We finally turn to the merits of the preserved rulings. The Comité's political discrimination claim rests on the allegation that the government defendants gave more favorable organizational roles and contracts to two other event organizers due to their political support for Mayor Cruz and the Popular Democratic Party. The Comité also alleges that the government defendants subjected it to a more rigorous permitting process than it did these political supporters. The district court nipped this claim in the bud on summary judgment because the Comité pointed to no evidence that the government defendants knew the political affiliation of the Comité or its members. Comité Fiestas de la Calle San Sebastián, Inc., 207 F. Supp. 3d at 144. The court's legal premise aptly captures the law: A plaintiff bringing a claim that a government entity discriminated against it based on political affiliation need generally prove, as a starter, that the defendant was aware of the plaintiff's relevant affiliation (or lack thereof). See Barry v. Moran, 661 F.3d 696, 704 (1st Cir. 2011); Lamboy-Ortiz v. Ortiz-Vélez, 630 F.3d 228, 239 (1st Cir. 2010). So, the only question for us is whether the record lacks such evidence.
The Comité points to four pages of the record that it claims undermine the district court's assessment of the summary-judgment record. But as best as we can tell from those pages, they show only that, during discovery, it became clear that the Comité itself is apolitical and that the political activities of its principal members remain unknown. There is no cognizable evidence that the pertinent city officials knew these facts when they made the challenged decisions.
In its brief on appeal, the Comité asserts that Mayor Cruz's “preferred contractors all donated to Mayor Cruz's campaign,” evidencing the government defendants' hostility toward the Comité for “fail[ing] to show public support for Mayor Cruz.” Certainly, a plaintiff can support a prima facie case of political discrimination by showing that its “decision not to associate with a political party or faction” was a substantial or motivating factor in an employer's decision to take an adverse employment action against the plaintiff. See Barry, 661 F.3d at 703–04. On appeal, however, the Comité points to no evidence that those deciding to favor the preferred contractors knew that these contractors supported the Mayor or her political party. Rather, the Comité points only to evidence produced in discovery demonstrating that the contractors admitted to voting for or supporting the Popular Democratic Party at some unknown time in the past and that one acknowledged donating to the Mayor after the decisions at issue here had already been made. On such a record, it takes too much speculation to infer that those deciding to favor the preferred contractors considered them political allies. We therefore cannot conclude that the district court erred in dismissing the Comité's political discrimination claim on such a record. See Rivera-Cotto v. Rivera, 38 F.3d 611, 614 (1st Cir. 1994) (“Without more, a nonmoving plaintiff-employee's unsupported and speculative assertions regarding political discrimination will not be enough to survive summary judgment.”).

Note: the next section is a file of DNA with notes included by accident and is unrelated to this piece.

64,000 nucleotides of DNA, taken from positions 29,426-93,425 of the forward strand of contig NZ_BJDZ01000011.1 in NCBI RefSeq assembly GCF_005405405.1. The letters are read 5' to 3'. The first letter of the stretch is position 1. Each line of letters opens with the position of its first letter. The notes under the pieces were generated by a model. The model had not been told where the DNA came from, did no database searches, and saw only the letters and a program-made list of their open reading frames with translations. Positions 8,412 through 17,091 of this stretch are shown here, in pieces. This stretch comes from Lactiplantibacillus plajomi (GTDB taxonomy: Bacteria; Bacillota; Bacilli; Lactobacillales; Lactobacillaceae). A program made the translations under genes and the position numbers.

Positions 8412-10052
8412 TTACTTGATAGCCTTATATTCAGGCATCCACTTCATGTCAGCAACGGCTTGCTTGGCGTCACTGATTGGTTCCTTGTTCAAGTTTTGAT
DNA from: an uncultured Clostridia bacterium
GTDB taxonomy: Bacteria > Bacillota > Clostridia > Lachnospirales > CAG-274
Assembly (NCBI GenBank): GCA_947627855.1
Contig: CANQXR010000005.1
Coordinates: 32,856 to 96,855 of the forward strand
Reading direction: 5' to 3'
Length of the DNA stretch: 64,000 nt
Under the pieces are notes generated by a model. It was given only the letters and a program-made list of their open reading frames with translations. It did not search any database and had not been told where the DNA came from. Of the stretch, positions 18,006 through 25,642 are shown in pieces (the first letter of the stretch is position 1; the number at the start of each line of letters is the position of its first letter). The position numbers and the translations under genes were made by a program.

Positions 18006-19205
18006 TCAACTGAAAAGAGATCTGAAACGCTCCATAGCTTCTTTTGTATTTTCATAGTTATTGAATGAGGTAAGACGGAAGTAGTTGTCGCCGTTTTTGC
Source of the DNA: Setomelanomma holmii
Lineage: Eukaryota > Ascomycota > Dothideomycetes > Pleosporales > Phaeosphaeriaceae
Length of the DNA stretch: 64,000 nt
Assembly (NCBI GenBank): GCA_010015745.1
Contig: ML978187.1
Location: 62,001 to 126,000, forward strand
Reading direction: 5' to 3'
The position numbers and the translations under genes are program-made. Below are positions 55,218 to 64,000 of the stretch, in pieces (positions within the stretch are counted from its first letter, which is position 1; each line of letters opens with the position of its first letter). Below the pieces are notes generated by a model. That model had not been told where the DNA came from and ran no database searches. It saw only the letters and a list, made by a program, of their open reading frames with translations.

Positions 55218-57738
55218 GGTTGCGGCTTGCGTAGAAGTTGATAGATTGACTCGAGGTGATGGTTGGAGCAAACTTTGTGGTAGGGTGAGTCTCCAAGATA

As to the Comité's trademark claim, its opening brief points to nothing in the record establishing that the “Fiestas de la Calles San Sebastián” term has gained the secondary meaning required to obtain trademark protection. See Bos. Beer Co., Ltd. v. Slesar Bros. Brewing Co., 9 F.3d 175, 181 (1st Cir. 1993) (explaining that descriptive terms are entitled to trademark protection only upon attaining secondary meaning). And even were we to consider the affidavits the Comité relies upon for this point in its reply brief, none even hints that the public associates this term with a single commercial source. Bos. Duck Tours, LP v. Super Duck Tours, LLC, 531 F.3d 1, 13 (1st Cir. 2008) (observing that establishing secondary meaning requires proof that the “public associates the term or phrase not only with a specific feature or quality, but also with a single commercial source”).
Thus, because the Comité has failed to show that any “trial[-]worthy issue persists” as to its political discrimination and trademark-infringement claims, Iverson v. City Of Bos., 452 F.3d 94, 98 (1st Cir. 2006), the district court did not err in entering summary judgment for the government defendants on those claims.
For the foregoing reasons, we affirm the district court's entry of summary judgment for the government defendants and the district court's denial of the Comité's motion for reconsideration.
KAYATTA, Circuit Judge.
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Docket No: No. 17-1723
Decided: May 29, 2019
Court: United States Court of Appeals, First Circuit.